Crowdsourcing has proven effective in business

    Crowdsoursing is the use of the collective mind of thousands of people, including their labor, for commercial purposes.

    Inspired by the success of crowdsourcing in the software industry (open source movement), businessmen in a wide variety of industries - journalism, music, biotechnology, chip design - are trying to use free or cheap crowd labor. One of the uses of crowdsourcing has been found in the pharmaceutical industry. Large corporations thus cheapen the development of new drugs. In an interview with a citizen journalist, Alpheus Bingham, a former head of R&D services at pharmaceutical company Eli Lilly and co-founder of Innocentive crowdsourcing company, talks about this.. This is a fairly well-known company, which gives the solution of complex R & D problems to the "torn to pieces" to the general public, offering cash prizes to the one who will be the first to solve the problem.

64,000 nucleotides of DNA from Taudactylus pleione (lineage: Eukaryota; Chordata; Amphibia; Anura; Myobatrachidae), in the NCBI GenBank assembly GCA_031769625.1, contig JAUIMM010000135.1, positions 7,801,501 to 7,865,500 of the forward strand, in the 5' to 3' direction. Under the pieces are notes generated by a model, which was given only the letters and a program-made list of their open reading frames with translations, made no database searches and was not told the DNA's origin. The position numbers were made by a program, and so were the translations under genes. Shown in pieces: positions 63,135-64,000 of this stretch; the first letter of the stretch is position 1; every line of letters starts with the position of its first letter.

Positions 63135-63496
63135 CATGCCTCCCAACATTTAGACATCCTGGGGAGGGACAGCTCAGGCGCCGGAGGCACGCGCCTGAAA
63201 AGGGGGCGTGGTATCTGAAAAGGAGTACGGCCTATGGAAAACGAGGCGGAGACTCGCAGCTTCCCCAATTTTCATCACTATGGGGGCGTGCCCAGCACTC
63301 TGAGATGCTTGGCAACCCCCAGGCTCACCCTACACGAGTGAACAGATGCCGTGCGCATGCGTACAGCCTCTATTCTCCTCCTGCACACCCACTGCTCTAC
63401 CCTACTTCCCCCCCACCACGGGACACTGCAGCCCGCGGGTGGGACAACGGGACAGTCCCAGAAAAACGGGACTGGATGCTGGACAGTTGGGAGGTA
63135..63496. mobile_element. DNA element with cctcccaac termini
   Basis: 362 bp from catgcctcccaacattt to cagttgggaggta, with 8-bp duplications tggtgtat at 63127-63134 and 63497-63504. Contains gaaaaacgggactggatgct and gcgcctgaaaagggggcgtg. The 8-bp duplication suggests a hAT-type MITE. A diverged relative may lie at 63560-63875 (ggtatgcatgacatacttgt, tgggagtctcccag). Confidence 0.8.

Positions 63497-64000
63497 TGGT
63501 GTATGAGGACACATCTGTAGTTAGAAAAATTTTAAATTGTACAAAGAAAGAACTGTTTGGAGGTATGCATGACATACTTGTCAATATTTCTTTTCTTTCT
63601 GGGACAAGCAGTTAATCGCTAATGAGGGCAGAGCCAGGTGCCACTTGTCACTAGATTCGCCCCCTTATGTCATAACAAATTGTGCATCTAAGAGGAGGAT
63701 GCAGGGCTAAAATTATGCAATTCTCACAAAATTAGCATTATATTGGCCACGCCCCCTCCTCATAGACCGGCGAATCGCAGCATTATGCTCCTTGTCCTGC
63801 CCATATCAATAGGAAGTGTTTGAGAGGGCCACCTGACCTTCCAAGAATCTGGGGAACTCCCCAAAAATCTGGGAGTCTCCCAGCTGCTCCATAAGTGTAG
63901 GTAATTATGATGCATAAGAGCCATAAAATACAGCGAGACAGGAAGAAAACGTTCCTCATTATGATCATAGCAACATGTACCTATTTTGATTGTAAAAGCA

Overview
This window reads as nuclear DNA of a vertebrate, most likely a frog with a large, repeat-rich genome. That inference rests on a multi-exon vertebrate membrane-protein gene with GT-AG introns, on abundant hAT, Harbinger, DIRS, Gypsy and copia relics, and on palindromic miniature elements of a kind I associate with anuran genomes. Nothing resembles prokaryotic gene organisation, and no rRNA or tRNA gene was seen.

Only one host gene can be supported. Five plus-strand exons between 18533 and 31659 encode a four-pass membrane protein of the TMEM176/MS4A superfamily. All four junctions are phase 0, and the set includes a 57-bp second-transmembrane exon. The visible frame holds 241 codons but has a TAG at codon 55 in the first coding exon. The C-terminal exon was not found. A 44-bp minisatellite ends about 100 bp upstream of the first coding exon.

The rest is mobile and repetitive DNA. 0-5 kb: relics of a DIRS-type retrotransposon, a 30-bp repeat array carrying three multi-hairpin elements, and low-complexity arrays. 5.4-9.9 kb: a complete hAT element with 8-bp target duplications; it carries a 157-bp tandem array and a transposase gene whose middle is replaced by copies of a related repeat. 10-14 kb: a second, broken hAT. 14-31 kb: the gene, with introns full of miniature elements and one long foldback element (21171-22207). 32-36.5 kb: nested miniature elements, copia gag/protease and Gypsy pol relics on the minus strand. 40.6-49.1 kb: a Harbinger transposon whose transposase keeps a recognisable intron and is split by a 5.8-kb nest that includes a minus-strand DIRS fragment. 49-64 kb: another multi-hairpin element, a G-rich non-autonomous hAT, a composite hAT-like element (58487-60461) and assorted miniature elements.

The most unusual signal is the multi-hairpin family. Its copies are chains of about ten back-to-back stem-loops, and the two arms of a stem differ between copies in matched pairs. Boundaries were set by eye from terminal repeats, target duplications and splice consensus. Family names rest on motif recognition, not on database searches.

Innocentive integrates crowdsourcing in the R&D process, as well as in other areas of the economy and business. True, big business has not yet recognized it as a reliable assistant, so Innocentive has to constantly prove the effectiveness of a new approach to scientific research. And they succeed well. Recently, the authoritative magazine Harvard Business Review has written about Innocentive .

    The article provides some interesting numbers. For example, a clear evidence that crowdsourcing is more effective than regular R&D developments is a 30% figure - just the number of tasks that full-time research scientists could not solve were successfully solved by outsiders.

    One can imagine how in the future setting tasks for crowdsourcing, publishing them on the Internet and giving out prize money will be automated and carried out using a software agent that is programmed to fulfill a specific goal. If the publication and transfer of money is anonymous, the tasks may also be criminal in nature, especially since the issuance of remuneration is not a prerequisite for successful crowdsourcing. A classic example is from Stirling with automatic tracking of the frequency of mentioning politicians in the press and placing an order to eliminate those who are beginning to gain in popularity and overcome a certain border.

    via Wired

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